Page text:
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Rite of passage parenting: What went right?

Today, I’m confused. Something has happened to our youngest son.

I know good parents never compare their children. But our two sons are as different as the East is from the West. Our oldest, Jeremiah, is as intentional, organized and purpose-driven as anyone you’ve ever met. Our youngest, Caleb, is as disorganized as his brother is organized. He’s the creative dreamer and artsy risk-taker.

I’ve never understood how two kids who have the same biological parents, were raised in the same home, went on the same vacations and attended the same church can be as opposite as those two. Their differences did create some interesting family dynamics, though. Even at a young age, Jeremiah thought it was his job to corral and protect his younger brother. In almost every picture of them as children, you can see Jeremiah with a firm grip on Caleb.

Once, we were holding a youth camp in Panama City, Fla. I was sitting out in front of the camp when an older couple pulled up and opened their car door. Out climbed our five-year-old son, Caleb. Confused about this strange sight, I asked him what was going on.

“The students were walking down the beach,” Caleb told me. “I didn’t want to go that far, so I decided to go to the road and hitchhike back to
the camp.”

I was torn between being upset about what he had done and relieved that he was safe.

“You should never get into a car with strangers,” I scolded.

“But I talked to them before I got into the car. They told me they had grandkids of their own, and they were very nice.” Caleb couldn’t understand why I was upset. “Besides, I always wanted to see what it was like to hitchhike.”

I should have known that with a son who thought like that at five years old, I had a long journey ahead.

Now that my son has a son, I continue to pray for my children. In fact, you should never stop praying for your children. If we hadn’t prayed for Caleb, I doubt he would have lived to see six.

People say God will never give us more than we can handle. That isn’t true. The truth is He will never give us more than we can handle without Him. We have survived many “God with us” days, and He has been faithful. Today, our son is a pastor. Not only is he responsible for watching over a home and wife, but God also has entrusted an entire flock to his care.

When I heard Caleb and Adrian were going to have a child, I began to wonder what kind of dad he would be. I saw him love his wife as she went through the pregnancy. I saw him go to childbirth classes week after week. I saw him paint and letter a room that Adrian had designed for their son. I saw him as he came out of the delivery room bragging on what a great job Adrian was doing with her labor. I saw him holding a newborn Titus, and I see how he watches over that little boy. He changes diapers and gets up in the night to help.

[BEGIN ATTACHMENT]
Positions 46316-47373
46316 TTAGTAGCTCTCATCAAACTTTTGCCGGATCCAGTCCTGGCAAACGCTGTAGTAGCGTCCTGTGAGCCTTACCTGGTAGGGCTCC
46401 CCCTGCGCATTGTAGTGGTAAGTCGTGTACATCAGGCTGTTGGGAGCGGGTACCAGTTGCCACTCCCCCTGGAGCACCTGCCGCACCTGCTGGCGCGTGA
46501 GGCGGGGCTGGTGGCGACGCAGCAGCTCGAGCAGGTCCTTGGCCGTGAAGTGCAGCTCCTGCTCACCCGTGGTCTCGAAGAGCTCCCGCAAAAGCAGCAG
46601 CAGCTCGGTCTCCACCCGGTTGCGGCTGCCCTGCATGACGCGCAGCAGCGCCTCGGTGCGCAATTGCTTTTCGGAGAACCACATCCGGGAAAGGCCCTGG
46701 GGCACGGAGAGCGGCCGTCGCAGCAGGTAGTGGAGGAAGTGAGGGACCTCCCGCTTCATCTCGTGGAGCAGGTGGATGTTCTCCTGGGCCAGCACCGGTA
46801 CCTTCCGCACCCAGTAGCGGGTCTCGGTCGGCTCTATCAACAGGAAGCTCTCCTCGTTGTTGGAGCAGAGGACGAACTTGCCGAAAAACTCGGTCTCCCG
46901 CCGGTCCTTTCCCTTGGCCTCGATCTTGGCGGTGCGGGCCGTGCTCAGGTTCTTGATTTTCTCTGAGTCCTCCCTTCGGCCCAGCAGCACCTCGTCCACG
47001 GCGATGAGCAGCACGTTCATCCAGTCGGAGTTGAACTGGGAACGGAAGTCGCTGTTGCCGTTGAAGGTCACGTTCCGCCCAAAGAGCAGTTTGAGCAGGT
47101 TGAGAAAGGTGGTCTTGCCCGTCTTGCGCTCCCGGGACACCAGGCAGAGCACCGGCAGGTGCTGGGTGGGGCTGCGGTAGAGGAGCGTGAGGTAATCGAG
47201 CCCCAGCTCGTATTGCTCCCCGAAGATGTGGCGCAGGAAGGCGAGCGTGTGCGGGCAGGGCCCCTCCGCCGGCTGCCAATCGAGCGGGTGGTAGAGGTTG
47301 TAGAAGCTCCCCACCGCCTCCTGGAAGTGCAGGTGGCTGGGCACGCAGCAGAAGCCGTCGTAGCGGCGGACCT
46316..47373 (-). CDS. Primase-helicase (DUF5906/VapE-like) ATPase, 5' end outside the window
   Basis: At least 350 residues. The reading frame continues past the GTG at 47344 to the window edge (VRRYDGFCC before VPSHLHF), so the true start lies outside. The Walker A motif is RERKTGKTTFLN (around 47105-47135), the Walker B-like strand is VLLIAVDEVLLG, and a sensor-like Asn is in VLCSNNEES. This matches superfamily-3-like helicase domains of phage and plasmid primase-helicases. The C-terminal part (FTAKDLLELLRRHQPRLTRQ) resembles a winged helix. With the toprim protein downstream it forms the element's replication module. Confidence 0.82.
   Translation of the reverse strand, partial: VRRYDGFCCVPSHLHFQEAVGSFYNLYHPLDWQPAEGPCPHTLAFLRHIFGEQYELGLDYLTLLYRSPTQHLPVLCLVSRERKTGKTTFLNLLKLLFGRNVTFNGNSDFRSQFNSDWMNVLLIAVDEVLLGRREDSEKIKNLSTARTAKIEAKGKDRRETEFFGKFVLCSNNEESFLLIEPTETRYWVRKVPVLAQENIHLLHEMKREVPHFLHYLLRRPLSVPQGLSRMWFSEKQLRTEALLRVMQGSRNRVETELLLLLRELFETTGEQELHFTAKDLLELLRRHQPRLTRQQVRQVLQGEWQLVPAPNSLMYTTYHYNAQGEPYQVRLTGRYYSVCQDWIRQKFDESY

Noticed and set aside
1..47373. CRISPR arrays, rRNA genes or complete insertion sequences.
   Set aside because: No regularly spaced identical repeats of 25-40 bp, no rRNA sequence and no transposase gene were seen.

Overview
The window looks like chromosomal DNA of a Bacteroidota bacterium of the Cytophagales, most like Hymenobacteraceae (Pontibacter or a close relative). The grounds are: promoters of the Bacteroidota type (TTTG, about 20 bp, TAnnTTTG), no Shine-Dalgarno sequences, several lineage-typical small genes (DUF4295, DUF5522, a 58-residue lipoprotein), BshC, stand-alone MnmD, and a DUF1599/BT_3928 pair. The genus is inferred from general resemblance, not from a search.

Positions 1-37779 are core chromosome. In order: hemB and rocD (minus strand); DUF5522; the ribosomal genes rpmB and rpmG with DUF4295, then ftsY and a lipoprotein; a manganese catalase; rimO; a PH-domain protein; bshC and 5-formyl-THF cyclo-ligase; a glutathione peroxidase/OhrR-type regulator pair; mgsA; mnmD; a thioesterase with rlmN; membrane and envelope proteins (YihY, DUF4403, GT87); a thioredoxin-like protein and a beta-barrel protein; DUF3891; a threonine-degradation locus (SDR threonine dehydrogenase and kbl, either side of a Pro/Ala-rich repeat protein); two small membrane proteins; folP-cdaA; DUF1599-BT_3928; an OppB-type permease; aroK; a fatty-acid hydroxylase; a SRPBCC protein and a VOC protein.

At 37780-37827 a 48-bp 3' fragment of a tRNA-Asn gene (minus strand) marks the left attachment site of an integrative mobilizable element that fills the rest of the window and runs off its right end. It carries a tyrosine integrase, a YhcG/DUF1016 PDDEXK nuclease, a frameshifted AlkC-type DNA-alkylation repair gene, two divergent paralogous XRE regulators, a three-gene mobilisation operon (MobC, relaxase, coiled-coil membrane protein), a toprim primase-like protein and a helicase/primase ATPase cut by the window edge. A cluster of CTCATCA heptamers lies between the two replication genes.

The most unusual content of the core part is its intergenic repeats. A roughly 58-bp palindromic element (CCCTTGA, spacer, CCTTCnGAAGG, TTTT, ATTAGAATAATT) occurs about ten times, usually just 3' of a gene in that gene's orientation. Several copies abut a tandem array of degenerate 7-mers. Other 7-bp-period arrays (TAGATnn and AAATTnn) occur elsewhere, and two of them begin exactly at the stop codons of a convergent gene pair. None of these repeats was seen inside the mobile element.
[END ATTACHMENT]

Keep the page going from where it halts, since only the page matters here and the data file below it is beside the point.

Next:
The world’s most irresponsible child has become one of the most incredible, responsible fathers I know. He sits at night with young Titus on his chest and reads him the Scriptures. I don’t when or how it happened, but somewhere along the way, something went right.

Maybe that is the miracle of life. You do all you can. Then you cry out to God to do something, and when He does, you are shocked. My wife and I continue to pray for our children, and now, our prayers include our grandson.

There are many things we pray for our children. We pray for that day of salvation when the faith of their father and mother becomes their own. We pray for their future mates, and that God will lead them to a spouse who will help them build the Kingdom. We pray they will discover God’s perfect will for their lives. We pray against evil influences. The enemy wants to destroy our children, so we pray for God’s protection. And when we become grandparents, our prayers only increase.

And now, I have a personal word for my son: Caleb, you are an awesome father! I am very proud of you, and I continue to pray for you and Adrian as you raise young Titus. I did many things right in raising you, but I did many more things wrong. But the best thing I did for you was to take you to our heavenly Father, the One who can make everything right. Congratulations!

Walker Moore

Author: Walker Moore

View more articles by Walker Moore.

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  • Jim

    My wife and I love to read your column. Thank you for your sincerity and openness in sharing from your heart to ours, especially when you talked about both your children and about praying for them is so true. We liked the part where you survived many “God with us” days. We can identify with that too and we will also keep praying for our children. Looking forward to more of your heart warming and spirit inspired articles to come. Thank you again

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